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How Humans Perceive Architecture
Since the Miocene epoch, the sense of sight was an important one to have for the apelike man to hunt and gather. This evolution, in the sense, eventually has become such that humans will subconsciously experience things with sight. Hence, it is no surprise that architecture has always been a visually dominant field. Where even spaces are primarily experienced through sight. Thus, colour has always been an important part of experiencing architecture while simultaneously acts a decisive factor for how humans experience it.
History And Colour
Painting, sculpting, and building were all included in the artist’s profession in the past, although not solely. Because of the desire to honor gods or monarchs, or to celebrate the wonder of the structure itself, color was used liberally in architecture. Ancient Greek stone temples and statues that were once assumed to be stark and neutral have lately been discovered to be beautifully decorated with colors extracted from plants and minerals to even jewel stones.
The Egyptian temples, tombs, and chambers that now seem bare were once vibrant with colorful hieroglyphics and pharaoh imagery. The cathedrals of medieval Europe, as well as the palaces and temples of China, were all painted, with color symbolism abounding.
How Colour Might Affect Individuals Differently
Personal Factors Affecting Colour Perception
If one notices, they will realize that children or the youth use brighter, more saturated colors. One reason behind this could be that children in the world are still learning about the world around them. Visually as well as culturally, hence the brighter shades attract them more, whereas as a person ages, they learn to appreciate subtle nuances around their world and visuals, thus people appreciate deeper shades or neutrals more.
Introverts go for darker cooler shades of color compared to their extroverted peers, while people with higher socioeconomic backgrounds go for more complex deeper shades of color than those with lower socio-economic backgrounds. And this can directly be seen in their choice of colors for their interiors or material usage.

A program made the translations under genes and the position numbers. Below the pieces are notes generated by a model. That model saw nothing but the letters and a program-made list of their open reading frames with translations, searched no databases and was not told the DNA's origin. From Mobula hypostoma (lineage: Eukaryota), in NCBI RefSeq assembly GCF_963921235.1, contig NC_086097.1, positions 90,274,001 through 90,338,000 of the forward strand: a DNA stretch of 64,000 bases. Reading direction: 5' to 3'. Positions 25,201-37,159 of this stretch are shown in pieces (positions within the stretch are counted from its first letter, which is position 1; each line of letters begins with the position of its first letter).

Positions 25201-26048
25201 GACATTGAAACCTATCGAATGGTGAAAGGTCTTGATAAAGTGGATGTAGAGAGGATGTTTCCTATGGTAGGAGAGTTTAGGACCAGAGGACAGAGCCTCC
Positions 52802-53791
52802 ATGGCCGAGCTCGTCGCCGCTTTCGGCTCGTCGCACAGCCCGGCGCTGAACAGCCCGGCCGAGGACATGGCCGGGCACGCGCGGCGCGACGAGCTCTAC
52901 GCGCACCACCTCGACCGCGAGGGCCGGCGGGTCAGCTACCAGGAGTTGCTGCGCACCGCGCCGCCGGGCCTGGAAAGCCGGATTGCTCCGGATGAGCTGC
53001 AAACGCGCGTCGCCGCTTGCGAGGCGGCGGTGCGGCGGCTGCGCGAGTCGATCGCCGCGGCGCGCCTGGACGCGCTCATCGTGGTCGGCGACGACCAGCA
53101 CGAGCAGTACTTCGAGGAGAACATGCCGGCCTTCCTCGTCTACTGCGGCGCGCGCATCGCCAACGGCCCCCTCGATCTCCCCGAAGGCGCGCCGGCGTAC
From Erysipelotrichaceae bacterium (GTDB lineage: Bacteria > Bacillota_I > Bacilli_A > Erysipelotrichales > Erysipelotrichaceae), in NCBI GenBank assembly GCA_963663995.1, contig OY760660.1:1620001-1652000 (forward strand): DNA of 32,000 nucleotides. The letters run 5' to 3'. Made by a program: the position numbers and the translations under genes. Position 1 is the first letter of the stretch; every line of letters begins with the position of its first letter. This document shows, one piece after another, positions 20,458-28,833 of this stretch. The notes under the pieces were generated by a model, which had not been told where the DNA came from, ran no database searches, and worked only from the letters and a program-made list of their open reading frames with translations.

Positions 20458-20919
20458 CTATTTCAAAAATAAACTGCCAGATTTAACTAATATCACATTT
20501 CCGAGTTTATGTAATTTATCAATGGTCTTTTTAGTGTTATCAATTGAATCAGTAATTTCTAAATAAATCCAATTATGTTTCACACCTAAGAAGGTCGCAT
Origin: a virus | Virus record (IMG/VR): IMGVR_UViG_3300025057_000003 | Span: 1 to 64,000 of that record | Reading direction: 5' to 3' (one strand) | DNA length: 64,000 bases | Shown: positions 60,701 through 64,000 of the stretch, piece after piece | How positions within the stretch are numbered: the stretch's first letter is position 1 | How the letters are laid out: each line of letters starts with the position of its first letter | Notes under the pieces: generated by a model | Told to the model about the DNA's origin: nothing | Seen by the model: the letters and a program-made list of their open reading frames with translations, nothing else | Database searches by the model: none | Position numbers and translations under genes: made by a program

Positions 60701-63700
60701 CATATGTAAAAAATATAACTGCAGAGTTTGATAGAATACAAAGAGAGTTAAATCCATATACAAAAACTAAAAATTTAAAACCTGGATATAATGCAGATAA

The study of how different colors influence human behavior is known as color psychology. Varied colors have different meanings, implications, and psychological effects depending on the culture. Color psychology is heavily influenced by choice, besides cultural variances. Color psychology is the study of color perception and the effects of color combinations using color theory (the practical application of mixing and matching diverse colors). Carl Jung, a Swiss psychiatrist, examined the psychological effects of color in the early twentieth century. Jung finally devised a color therapy technique that allowed his patients to express themselves via colors and imagery.
Colours And Its Use In Architecture
We can see that architecture acts as a giant canvas through which an architect, like an artist, expresses his/her idea and thought process. Thus, from the walls to the railings of a staircase can be a statement piece. It becomes crucial to be aware of how a color would affect the user since architectural elements take u a significant amount of space in one’s cone of vision. Colour may visually simulate certain features of space or convey a specific volume or architectural detail. It may also generate a variety of emotions and visual effects.